Kamloops riding could change
When voters in Kamloops-Thompson-Cariboo go to the polls in the next federal election, they might wonder if they are in the right riding.
The federal government has proposed legislation that would see the House of Commons expand by 30 seats, including six new seats in B.C. — which could mean a revision of the boundaries in the Kamloops-area riding.
MP Cathy McLeod said she won’t be surprised if there are changes to the riding, but she wouldn’t speculate on possible adjustments.
“Certainly I’ve enjoyed the variety of this riding and we’ll just have to see how it changes,” she said.
The government is forming an independent, non-partisan electoral-boundary commission to determine the new borders, based on population.
McLeod expects the commission will also take geography into consideration during the process.
Kamloops-Thompson-Cariboo is one of the largest geographical ridings in the province and country, stretching east past Clinton and north beyond Valemount to the Alberta border.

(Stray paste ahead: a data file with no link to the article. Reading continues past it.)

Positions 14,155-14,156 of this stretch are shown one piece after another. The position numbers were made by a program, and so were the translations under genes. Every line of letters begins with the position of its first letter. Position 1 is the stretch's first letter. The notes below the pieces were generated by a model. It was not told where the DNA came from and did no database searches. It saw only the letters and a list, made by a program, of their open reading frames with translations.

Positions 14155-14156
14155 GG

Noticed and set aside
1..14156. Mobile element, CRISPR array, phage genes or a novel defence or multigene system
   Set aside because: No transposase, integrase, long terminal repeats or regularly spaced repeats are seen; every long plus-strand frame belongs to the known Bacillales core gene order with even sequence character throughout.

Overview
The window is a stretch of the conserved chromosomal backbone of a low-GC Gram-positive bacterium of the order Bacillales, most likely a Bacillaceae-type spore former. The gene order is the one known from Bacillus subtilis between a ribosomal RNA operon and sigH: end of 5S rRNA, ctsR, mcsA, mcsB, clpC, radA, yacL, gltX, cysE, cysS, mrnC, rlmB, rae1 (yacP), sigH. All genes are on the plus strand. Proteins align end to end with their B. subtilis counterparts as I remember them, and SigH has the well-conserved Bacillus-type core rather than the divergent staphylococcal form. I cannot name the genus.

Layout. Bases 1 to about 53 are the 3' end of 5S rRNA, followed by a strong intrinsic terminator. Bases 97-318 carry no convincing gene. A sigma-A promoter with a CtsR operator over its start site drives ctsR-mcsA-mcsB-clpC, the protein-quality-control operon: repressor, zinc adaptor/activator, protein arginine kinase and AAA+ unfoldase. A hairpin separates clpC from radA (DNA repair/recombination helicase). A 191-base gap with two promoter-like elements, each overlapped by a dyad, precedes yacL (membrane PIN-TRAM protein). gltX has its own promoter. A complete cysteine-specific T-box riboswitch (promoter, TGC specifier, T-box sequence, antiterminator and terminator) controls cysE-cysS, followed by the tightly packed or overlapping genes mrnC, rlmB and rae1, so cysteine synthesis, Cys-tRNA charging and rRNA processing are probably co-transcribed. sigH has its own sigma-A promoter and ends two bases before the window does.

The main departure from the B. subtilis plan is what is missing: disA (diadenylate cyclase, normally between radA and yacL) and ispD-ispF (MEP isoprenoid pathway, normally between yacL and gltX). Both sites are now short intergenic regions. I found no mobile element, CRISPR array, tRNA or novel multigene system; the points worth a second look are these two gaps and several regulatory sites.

There 114,000 people in the riding, based on 2006 census numbers.
McLeod also wouldn’t say if she would like to see the riding boundaries shrink.
The addition of new seats is expected to cost $11.5 million for each election and $14.8 million annually in operational costs for the House of Commons.
McLeod defended the expense, noting due to constitutional commitments, the boundaries cannot be adjusted within the existing seat numbers.
She said the new formula would bring the country as close as possible to fair representation, given the constraints of smaller provinces.
The boundaries and seats are expected to be in place by the next federal election, scheduled for 2015.
Kamloops Mayor Peter Milobar said he would welcome the potential ear of second MP within the city’s boundaries.
He noted his own initial opposition a few years back when there was a suggestion Aberdeen would be part of the Penticton/Logan Lake riding but said he realized Kamloops would have two member of Parliament representing the city.
“More MPs advocating on our behalf wouldn’t be a bad thing,” he said, adding it would also be positive for the Thompson-Nicola Regional District, which now has representation from four federal politicians.